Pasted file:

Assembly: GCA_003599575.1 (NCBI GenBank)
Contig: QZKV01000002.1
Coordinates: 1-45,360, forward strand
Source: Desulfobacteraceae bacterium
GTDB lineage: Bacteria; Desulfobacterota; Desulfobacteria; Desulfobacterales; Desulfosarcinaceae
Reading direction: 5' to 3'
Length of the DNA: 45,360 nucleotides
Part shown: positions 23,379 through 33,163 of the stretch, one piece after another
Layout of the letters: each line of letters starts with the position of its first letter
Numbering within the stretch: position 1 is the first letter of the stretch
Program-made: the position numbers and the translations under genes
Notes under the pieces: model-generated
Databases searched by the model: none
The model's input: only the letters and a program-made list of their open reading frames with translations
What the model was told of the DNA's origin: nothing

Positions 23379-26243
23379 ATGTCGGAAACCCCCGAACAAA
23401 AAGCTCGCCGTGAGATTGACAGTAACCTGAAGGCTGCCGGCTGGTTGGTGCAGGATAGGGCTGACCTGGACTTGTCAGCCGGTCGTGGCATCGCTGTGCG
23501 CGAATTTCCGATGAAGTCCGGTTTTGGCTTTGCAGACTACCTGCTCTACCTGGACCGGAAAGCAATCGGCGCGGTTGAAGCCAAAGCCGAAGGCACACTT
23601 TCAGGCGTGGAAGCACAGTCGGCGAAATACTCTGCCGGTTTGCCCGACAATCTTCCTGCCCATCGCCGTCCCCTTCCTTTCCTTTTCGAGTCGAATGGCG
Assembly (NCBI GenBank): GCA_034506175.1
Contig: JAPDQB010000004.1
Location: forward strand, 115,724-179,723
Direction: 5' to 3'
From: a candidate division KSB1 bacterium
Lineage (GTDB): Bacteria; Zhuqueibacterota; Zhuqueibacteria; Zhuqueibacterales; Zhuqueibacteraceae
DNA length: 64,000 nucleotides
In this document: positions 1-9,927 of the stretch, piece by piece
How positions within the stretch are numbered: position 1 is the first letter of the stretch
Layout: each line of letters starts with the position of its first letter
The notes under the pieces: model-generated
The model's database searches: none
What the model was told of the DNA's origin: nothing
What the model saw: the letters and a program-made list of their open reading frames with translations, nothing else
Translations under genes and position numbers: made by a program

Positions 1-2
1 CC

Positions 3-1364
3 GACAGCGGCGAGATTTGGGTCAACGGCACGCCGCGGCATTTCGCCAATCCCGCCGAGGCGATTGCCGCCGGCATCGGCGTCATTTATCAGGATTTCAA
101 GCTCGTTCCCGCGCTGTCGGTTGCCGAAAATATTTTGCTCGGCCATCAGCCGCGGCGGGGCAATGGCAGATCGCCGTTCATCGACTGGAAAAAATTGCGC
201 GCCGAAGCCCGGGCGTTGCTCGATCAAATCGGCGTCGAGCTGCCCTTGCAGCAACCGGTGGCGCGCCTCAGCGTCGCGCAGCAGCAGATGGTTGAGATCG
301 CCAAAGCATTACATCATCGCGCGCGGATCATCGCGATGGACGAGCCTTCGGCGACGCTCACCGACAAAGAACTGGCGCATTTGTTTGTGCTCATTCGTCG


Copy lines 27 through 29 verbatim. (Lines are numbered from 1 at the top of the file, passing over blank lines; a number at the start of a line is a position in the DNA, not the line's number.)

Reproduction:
DNA length: 64,000 nucleotides
In this document: positions 1-9,927 of the stretch, piece by piece
How positions within the stretch are numbered: position 1 is the first letter of the stretch